This blog started with the gravestone of James Denton, as shown above. A military stone shows he was in the Civil War, U.S. Army, Company C, 30th Kentucky Mounted Infantry. His brother, John W. Denton, was also in the war.
James was born January 16, 1847, to Benjamin Denton and Mary Huff. The 1850 census for Wayne County tells us Benjamin was born in North Carolina, Mary and the children were born in Kentucky. Benjamin is 48, Mary, 38. Eight children are listed with their parents: Martha A., 18; Marion, 16; Isaac N., 13; Phillip, 11; Mary, 6; John, 5; James W., 4; and William M., 3.
As mentioned before James and John both fought during the Civil War, and both were lucky enough to return to their families. James received a pension, #445598.
I found the marriage bond and return for James W. Denton and Elizabeth Morris in neighboring Russell County. They were married November 20, 1865, at the house of Ginny Morris. Elizabeth’s parents were Thomas Joseph Morris and Jane (Ginny) Brummett. Thomas died in 1857, before this marriage, leaving Jane a widow.
The couple returned to Wayne County after their marriage. In 1870 their family consisted of James, 24; Elizabeth, 21; Mary, 2 and Elizabeth, 1. Ten years later two more children were born, Caroline, 10; and James, 8. Elizabeth’s mother, Jane Morris, 72, lives with the couple, as well as a William Hough, 70, who was ‘in the family.’
In the 1900 census James, 55, and Elizabeth, 51, have no children living with them, but a granddaughter, Mattie Russell, 14, is in the household. The couple have been married 35 years; Elizabeth has had five children, four of which are living.
Elizabeth Morris Denton died about 1903. I could find no gravestone or information about her death – too early for the death certificates that are so helpful with their included information.
James married Frances Ellen ‘Gussie’ Marsh Burgess shortly afterwards. Frances was a young widow whose husband, William S. Burgess had died recently from typhoid. She had four sons from Mr. Burgess, who are included in the 1910 census – John, 19; Alfred, 15; Charles, 12; and Edward, 10. They are listed as step-sons of James Denton.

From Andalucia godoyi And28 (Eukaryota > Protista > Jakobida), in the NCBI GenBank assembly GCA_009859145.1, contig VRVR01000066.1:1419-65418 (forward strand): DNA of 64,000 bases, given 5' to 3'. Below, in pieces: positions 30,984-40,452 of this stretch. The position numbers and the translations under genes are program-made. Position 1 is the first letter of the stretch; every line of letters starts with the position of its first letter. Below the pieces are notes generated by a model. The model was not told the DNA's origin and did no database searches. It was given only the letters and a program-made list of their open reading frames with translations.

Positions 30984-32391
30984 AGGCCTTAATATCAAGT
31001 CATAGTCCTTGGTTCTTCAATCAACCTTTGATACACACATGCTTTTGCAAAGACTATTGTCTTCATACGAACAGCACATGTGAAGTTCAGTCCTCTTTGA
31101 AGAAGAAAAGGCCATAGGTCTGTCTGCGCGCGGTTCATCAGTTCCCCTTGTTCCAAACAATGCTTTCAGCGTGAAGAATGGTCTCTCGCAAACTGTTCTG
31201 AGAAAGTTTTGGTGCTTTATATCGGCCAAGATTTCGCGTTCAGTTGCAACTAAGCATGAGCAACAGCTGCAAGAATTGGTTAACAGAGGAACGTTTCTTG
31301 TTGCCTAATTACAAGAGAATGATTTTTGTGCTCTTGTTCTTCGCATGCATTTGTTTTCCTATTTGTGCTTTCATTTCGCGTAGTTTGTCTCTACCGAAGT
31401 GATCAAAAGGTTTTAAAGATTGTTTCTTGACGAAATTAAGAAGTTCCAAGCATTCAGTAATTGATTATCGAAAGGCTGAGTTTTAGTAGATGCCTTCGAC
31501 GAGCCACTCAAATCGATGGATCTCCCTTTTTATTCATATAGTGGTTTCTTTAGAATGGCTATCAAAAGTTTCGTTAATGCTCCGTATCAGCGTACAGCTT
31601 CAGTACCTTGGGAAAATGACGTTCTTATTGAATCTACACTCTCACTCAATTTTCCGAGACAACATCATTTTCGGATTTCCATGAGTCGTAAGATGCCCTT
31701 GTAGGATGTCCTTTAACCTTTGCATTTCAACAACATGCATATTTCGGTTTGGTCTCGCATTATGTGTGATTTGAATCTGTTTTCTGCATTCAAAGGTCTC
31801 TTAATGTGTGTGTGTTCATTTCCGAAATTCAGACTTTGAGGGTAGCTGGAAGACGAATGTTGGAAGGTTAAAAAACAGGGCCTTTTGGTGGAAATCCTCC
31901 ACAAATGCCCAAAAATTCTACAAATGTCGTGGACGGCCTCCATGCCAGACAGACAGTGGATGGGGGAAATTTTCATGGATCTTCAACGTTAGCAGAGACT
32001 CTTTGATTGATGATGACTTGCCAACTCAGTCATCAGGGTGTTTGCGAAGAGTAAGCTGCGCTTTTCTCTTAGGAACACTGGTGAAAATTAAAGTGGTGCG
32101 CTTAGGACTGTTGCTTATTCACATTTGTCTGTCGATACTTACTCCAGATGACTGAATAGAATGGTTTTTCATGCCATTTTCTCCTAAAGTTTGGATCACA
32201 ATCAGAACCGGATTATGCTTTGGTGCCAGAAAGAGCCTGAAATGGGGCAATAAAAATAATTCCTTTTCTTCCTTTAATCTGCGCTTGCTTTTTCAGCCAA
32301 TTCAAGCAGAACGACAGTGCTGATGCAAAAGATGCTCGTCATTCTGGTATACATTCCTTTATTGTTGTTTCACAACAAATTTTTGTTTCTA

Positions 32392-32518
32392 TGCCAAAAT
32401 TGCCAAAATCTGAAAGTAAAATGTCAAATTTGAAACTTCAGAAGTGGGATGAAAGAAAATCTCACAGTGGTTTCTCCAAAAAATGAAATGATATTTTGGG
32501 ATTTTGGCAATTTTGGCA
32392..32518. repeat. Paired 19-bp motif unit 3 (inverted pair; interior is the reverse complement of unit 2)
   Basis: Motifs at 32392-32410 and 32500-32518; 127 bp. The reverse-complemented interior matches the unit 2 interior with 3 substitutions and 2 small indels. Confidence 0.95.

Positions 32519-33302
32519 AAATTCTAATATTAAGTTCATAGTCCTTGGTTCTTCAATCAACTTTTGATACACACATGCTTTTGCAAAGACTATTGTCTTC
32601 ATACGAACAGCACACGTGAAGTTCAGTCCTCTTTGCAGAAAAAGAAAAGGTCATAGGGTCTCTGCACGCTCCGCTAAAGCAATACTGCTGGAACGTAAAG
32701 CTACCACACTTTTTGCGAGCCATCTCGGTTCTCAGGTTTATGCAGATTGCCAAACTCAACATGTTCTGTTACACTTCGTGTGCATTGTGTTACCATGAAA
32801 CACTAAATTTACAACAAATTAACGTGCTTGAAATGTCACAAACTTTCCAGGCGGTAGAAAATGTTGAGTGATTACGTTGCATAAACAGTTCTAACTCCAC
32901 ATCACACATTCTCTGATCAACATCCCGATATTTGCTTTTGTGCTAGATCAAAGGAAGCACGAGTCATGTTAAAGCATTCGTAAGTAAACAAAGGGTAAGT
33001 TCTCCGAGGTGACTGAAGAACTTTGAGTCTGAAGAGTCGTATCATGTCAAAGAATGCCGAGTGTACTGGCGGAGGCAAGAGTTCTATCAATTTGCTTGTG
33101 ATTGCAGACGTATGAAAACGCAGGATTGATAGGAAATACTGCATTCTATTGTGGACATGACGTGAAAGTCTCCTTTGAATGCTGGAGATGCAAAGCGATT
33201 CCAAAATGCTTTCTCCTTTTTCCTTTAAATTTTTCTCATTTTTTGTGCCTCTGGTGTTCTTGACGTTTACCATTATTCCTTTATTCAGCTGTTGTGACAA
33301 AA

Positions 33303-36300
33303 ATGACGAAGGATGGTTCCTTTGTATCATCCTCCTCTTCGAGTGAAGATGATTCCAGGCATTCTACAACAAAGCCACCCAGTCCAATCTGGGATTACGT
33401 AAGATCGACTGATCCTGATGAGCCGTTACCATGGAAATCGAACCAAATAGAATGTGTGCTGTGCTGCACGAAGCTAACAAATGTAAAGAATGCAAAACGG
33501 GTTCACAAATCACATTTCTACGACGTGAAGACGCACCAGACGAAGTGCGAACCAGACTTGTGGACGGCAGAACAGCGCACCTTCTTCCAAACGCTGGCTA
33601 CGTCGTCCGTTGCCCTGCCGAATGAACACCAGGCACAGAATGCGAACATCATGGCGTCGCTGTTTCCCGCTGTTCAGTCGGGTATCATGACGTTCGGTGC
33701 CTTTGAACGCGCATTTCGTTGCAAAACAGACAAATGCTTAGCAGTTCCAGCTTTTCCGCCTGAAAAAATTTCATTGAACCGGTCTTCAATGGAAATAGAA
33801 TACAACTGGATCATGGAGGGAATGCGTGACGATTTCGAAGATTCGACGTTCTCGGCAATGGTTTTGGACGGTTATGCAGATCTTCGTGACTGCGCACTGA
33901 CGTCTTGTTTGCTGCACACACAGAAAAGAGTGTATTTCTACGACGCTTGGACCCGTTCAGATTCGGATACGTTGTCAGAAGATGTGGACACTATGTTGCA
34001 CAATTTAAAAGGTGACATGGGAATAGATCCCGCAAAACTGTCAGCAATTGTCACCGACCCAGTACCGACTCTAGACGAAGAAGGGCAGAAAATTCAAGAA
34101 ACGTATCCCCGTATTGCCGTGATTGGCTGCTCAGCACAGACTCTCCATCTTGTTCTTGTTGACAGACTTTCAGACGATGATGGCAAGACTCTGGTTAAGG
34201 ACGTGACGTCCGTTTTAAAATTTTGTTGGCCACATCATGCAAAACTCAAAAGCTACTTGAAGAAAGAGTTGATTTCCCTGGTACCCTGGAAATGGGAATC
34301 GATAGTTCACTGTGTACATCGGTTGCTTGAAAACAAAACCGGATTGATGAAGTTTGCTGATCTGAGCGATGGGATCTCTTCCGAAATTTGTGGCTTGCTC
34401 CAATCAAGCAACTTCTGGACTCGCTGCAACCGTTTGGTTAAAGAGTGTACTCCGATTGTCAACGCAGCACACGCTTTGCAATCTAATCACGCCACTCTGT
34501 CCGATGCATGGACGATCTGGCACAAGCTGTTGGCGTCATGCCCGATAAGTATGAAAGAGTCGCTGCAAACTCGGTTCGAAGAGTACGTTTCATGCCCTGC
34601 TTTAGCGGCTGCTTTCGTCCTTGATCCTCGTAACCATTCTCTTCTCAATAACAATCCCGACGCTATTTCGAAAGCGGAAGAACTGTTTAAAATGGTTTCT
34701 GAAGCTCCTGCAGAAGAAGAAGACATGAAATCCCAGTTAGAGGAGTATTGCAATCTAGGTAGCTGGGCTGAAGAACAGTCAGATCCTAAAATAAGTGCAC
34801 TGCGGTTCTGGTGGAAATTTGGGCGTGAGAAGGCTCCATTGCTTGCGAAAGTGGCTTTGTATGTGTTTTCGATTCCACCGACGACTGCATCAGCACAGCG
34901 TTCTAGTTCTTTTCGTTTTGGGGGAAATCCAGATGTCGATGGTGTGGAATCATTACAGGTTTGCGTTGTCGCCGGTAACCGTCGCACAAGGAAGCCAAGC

In 1930 James was 86 and Frances, 53. James W. Denton died October 24, 1935.
Wayne County Outlook, Monticello, Wayne County, Kentucky
October 31, 1935
James Denton, age 88, died at his home on Wright Avenue last Thursday. He was a Union soldier in the Civil War and was one of the oldest men in the county.
Funeral service was held in the Tabernacle Friday afternoon at 2 o’clock. Rev E. W. McVey and Harrison March were in charge. There was a splendid floral offering. He was laid to rest in the Alexander cemetery, where he awaits that great resurrection morning.
He leaves to mourn their loss, his wife, Gussie Denton, one daughter, Mrs. [Sally] Lina Foster, four stepsons, John, Alfred, Ed and Charles Burgess; a number of grandchildren and great-grandchildren as well as a host of friends and neighbors.
He was a well-respected Christian gentleman and had many friends. All of us feel our loss keenly and extend to the bereaved ones our deepest sympathy.
He said before he passed away that he was going “home and wanted all his friends to meet him there.”
A precious one from us is gone,
A voice we loved is stilled,
A place is vacant in our home
That never can be filled.
James W. Benton’s death certificate lists his parents and his wife. It says he was buried in Alexander Cemetery, that he was 90 years, 9 months and 8 days old.
James’ military headstone arrived to mark his grave the next year.
Frances lived an additional twenty-eight years. She may have married again, but I could find no information on that marriage. She was buried next to James Denton, with a stone similar to his.